Well, no, you don’t have to tell a fiancé everything, but is there a reason you aren’t telling him about the drink with a male a co-worker? Do you think he’d get upset or jealous? Or, do you not know how to mention it without seeming like you’re confessing to something that isn’t worthy of a “confession.” (I’m taking your word here that it was, indeed, “completely innocent.”) A simple conversation of what you both did with your days would be an easy enough way to say, “And then after work, I grabbed a drink with one of my colleagues, Jimmy. He’s the guy who helped with that merger project a couple months ago.” If you’re marrying a guy you’re afraid might freak out over your grabbing a drink with a colleague after work, you might want to reevaluate whether marriage is the right step for you. You could also consider premarital counseling to work through expectations and anxiety.

My youngest daughter is getting married next week and I’m terrified of going to the wedding. Her dad and I have been separated /divorced for twenty-five years. We still get along though. My ex has relationships, but he is discreet. I have been in a relationship for the past seven years, and I feel like the bad woman with the boyfriend. He is also a bit manipulative and acts like a sad victim in front of people. I’m having so much anxiety. — Bad Woman with the Boyfriend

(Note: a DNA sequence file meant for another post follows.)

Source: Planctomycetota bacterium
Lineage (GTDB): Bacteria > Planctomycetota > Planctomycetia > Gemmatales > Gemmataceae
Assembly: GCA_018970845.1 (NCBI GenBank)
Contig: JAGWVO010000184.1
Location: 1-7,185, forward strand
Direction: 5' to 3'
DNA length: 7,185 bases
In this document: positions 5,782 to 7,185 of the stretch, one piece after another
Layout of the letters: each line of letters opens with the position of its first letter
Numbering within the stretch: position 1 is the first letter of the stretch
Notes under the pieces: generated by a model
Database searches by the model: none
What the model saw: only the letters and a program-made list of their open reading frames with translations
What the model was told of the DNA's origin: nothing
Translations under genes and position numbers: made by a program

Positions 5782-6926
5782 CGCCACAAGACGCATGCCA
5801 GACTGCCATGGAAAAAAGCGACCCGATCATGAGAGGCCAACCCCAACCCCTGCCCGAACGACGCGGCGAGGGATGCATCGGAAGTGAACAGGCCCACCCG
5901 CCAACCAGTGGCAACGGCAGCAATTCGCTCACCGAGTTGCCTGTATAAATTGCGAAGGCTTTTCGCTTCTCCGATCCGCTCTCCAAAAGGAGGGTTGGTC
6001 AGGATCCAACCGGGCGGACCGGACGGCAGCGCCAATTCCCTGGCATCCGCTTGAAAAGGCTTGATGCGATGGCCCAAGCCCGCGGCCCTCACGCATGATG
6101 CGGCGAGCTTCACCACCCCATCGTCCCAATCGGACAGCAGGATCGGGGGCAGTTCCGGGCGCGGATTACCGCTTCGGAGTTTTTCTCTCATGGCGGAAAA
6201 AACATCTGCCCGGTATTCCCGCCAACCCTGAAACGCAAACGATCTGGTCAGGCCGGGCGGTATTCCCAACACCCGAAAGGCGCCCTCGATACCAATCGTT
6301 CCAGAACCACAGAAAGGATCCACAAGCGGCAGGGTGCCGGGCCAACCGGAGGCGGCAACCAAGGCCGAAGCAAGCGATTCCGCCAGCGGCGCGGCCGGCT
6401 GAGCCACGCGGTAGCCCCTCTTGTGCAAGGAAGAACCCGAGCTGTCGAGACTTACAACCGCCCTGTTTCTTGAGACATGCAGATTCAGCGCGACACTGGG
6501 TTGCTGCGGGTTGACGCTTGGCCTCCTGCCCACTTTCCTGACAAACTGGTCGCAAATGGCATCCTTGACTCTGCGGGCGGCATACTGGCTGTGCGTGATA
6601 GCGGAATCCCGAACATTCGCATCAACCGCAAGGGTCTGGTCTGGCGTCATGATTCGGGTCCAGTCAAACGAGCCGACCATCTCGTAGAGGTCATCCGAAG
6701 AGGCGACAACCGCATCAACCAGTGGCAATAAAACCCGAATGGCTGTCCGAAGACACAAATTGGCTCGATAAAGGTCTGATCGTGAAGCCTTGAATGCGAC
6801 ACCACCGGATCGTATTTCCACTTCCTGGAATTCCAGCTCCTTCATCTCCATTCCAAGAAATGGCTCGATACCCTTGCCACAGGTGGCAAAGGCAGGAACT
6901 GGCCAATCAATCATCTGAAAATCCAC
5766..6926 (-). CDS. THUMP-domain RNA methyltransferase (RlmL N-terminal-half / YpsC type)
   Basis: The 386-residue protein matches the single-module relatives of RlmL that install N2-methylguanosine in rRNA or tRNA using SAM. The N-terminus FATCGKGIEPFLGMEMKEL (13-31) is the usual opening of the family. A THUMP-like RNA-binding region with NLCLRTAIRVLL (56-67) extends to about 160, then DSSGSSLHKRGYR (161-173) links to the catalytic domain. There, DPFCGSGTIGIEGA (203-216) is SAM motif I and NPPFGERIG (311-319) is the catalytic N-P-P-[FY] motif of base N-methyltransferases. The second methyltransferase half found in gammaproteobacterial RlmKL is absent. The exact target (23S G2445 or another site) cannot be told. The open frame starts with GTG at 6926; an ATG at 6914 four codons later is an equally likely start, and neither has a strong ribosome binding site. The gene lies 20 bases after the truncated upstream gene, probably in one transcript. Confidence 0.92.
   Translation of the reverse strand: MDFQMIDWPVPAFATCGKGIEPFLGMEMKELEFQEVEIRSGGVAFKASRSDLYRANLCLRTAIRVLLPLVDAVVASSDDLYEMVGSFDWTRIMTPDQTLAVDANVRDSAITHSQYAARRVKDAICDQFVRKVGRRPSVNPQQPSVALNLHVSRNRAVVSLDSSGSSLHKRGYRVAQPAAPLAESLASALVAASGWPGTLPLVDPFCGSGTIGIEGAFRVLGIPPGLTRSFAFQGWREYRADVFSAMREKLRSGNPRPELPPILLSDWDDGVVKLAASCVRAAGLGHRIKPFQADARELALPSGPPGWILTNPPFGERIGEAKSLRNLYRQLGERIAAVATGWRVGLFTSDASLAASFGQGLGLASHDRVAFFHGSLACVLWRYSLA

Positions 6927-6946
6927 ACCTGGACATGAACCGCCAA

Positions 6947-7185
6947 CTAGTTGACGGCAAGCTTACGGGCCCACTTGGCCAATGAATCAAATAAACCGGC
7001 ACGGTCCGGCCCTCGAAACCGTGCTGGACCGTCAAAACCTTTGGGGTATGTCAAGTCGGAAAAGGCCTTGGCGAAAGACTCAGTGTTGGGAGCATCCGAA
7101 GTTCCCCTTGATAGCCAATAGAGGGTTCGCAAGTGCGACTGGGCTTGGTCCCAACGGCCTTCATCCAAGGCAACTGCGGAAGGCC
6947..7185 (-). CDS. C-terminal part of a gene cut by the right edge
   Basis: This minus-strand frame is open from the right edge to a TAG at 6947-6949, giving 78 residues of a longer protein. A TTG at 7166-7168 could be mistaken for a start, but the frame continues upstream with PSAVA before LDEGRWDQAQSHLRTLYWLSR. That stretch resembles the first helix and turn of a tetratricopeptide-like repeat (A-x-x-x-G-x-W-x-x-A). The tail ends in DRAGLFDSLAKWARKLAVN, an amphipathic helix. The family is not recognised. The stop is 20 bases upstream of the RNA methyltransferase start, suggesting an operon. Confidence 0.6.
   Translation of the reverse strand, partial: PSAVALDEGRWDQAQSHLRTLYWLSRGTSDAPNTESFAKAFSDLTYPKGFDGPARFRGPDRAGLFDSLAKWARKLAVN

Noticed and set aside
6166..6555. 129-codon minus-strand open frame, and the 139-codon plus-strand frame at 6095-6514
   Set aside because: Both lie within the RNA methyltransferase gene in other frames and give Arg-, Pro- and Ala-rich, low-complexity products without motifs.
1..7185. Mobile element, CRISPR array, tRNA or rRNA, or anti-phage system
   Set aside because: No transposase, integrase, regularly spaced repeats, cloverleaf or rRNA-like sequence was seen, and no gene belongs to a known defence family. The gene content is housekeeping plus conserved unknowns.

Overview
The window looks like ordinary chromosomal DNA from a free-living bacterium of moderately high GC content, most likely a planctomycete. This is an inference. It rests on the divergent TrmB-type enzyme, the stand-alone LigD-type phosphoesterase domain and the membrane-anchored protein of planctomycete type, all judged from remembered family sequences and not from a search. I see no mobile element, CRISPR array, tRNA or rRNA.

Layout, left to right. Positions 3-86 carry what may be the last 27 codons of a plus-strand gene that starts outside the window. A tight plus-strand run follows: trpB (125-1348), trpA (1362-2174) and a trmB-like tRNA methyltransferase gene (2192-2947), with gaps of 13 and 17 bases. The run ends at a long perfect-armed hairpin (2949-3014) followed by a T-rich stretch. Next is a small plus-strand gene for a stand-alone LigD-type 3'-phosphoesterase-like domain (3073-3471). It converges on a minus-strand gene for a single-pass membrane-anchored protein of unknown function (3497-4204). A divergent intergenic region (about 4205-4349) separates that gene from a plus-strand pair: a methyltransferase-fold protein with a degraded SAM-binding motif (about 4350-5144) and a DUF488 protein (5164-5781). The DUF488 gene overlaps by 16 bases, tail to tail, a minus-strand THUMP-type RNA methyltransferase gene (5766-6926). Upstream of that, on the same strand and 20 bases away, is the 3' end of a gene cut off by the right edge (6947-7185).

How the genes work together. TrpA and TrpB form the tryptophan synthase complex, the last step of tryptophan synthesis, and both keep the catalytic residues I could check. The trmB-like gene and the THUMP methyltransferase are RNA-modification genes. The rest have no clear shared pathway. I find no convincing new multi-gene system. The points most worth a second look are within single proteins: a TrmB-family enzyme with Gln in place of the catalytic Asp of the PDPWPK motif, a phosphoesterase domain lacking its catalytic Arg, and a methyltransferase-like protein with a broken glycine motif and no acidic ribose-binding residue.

Oh, honey, no. Your relationship ended twenty-five years ago!! You are entitled to have new love and you don’t have to be discreet about it. Unless you’re harboring secret hope that you and your ex-husband may reunite — in which case you need to address those feelings with yourself and with him, there is absolutely NO reason your having a boyfriend twenty-five years after separating from your husband should be a conflict of interest. I would seek more distance from the ex so that you are no longer affected by his manipulative behavior or worried about his reaction to your having a boyfriend twenty-five years after your divorce.